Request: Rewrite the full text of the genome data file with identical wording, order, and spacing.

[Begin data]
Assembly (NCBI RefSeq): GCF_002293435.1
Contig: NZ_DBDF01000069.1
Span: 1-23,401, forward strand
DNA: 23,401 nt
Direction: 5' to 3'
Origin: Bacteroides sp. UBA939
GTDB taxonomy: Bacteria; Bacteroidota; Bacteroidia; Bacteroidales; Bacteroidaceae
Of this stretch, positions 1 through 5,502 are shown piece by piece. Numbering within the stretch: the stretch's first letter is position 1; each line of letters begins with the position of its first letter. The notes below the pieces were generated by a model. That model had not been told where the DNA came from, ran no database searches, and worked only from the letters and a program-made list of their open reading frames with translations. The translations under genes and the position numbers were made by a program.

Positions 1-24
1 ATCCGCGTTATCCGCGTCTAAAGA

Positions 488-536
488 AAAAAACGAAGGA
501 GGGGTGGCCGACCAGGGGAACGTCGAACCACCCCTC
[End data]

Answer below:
Assembly (NCBI RefSeq): GCF_002293435.1
Contig: NZ_DBDF01000069.1
Span: 1-23,401, forward strand
DNA: 23,401 nt
Direction: 5' to 3'
Origin: Bacteroides sp. UBA939
GTDB taxonomy: Bacteria; Bacteroidota; Bacteroidia; Bacteroidales; Bacteroidaceae
Of this stretch, positions 1 through 5,502 are shown piece by piece. Numbering within the stretch: the stretch's first letter is position 1; each line of letters begins with the position of its first letter. The notes below the pieces were generated by a model. That model had not been told where the DNA came from, ran no database searches, and worked only from the letters and a program-made list of their open reading frames with translations. The translations under genes and the position numbers were made by a program.

Positions 1-24
1 ATCCGCGTTATCCGCGTCTAAAGA

Positions 488-536
488 AAAAAACGAAGGA
501 GGGGTGGCCGACCAGGGGAACGTCGAACCACCCCTC